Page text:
For pacing of scenes we are talking about how the scenes fit into each other. Something I dislike in contemporary fiction is one action scene backing directly into another and another and so on. It is like a string of jokes without a punchline. I try to pace scenes to build and build and build to a climax--what I've called a pivotal scene before. A pivotal scene is the scene that literally the whole novel (or parts) have driven to. The power in this type of writing is that the reader feels the depth of it and knows the writer isn't wasting their time. If every bit of the writing supports the overall storyline, plot, and theme, nothing is wasted. Further, in the pacing of scenes, the reader gets a reprieve from the action. Don't get me wrong, there is still action going on, but the reader can take a breath. The reader can take a sip of the writing and not a gulp. The reader can feel comfortable again. The example of this is the attempted rape of Natalya and Sister Margarethe. You knew something was brewing for a long time. You could feel it in the story and plot (the theme should have you always a little tense in this novel). When Aksinya made her great enchantment, it was as if the world was suddenly resolved. When she was healed, the world came right for the reader. The pacing in the scene was slightly fast with breaks for key points to be made: the gentleman, the conversation with the demon, etc. The pacing of the scenes was action (the great enchantment), then relief (the aftermath), then action (healing Aksinya), then relief again, and now this gentle interlude. Such pacing is not and should not be formulaic, but it is keyed into the plot to give time for the reader to feel comfortable again and yet with an underpinning of tension as we build to the next climax (pivotal scene). Through this journey, as I mentioned, the reader should capture that the writer isn't wasting their time with anything extraneous. The novel moves on, and every tiny gesture and word has a place that cannot be changed without harm to the whole. Pacing in and pacing of scenes.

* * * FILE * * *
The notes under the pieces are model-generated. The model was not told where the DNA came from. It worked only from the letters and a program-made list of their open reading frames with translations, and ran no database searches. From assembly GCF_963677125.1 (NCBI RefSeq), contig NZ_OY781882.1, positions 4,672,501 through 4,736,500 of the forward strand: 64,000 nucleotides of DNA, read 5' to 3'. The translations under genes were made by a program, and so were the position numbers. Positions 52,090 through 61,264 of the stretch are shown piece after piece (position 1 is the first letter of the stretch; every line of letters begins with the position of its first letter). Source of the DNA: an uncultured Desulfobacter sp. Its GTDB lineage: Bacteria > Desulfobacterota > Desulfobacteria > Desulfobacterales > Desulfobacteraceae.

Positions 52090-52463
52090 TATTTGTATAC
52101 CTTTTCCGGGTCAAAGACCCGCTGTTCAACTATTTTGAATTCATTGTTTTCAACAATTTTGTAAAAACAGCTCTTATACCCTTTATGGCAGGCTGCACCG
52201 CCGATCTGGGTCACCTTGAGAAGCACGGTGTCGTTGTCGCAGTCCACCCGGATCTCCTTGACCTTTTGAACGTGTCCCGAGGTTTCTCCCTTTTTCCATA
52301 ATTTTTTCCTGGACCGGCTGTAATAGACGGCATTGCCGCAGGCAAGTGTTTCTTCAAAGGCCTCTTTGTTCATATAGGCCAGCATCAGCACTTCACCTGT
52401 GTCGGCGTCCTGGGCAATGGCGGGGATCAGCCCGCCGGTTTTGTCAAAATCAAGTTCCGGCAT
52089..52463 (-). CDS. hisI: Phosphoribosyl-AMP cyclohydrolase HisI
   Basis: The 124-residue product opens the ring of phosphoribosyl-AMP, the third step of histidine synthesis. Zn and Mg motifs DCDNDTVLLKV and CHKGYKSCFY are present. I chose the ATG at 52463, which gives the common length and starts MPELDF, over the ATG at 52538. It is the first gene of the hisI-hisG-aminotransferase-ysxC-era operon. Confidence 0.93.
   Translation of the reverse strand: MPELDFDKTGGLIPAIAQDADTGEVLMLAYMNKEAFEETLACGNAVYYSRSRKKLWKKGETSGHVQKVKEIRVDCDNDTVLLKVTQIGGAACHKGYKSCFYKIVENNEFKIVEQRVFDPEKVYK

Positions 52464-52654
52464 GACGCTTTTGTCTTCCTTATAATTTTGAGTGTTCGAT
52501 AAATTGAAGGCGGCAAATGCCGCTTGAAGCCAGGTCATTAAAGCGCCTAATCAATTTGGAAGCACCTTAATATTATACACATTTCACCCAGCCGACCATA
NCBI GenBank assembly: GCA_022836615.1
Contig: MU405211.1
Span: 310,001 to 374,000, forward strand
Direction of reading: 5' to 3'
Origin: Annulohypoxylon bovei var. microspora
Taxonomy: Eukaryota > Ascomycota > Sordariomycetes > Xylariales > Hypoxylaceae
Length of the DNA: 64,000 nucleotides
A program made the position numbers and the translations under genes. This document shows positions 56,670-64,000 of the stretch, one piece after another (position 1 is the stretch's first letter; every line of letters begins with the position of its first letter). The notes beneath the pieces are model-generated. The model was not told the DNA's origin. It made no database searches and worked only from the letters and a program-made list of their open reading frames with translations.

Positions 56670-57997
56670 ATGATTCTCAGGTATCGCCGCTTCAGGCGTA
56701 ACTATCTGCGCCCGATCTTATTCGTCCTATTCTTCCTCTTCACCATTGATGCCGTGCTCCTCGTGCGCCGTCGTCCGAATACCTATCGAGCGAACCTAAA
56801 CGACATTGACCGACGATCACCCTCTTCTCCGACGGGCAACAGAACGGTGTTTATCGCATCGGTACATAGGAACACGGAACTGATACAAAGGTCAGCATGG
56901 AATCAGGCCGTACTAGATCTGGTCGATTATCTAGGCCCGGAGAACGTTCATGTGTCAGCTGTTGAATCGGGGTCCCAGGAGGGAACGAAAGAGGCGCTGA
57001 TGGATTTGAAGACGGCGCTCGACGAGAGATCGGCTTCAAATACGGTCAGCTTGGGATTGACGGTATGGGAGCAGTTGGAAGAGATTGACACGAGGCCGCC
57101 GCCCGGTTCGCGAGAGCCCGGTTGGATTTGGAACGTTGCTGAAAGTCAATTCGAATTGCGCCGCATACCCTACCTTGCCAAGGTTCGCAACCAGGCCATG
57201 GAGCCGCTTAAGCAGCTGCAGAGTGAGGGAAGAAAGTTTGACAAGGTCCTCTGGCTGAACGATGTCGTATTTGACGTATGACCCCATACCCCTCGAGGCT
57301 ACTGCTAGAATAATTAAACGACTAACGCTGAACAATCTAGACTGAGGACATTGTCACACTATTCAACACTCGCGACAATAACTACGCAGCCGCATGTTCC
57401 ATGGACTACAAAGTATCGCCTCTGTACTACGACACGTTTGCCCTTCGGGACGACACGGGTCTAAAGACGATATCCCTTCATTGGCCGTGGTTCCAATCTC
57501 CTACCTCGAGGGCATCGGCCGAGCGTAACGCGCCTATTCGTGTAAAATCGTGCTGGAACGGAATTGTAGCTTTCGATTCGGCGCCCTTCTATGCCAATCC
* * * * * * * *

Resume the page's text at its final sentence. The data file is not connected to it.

The transition from Aksinya's statement about her fall to the book is an example of this. Look at the action implied and explicit in this small transition: "But…” then Aksinya placed her fingers over Natalya’s lips, “Hush. I need to know where my book is.” You know why the book is important to her. This is just another link and a incomplete piece of the plot you know must come whole at some point. Within the trappings of this small exchange, we get more and more out of Aksinya. The small keys in the dialog: “I’m sorry, mistress….” She noted Aksinya’s look, “I mean Aksinya. I hadn’t thought of it since then. We were so worried about you. The young man carried you back here and placed you in your bed. If he hadn’t been around, I don’t know what we would have done.” In this, I remind you about the gentleman--he is an incomplete piece you know will come whole.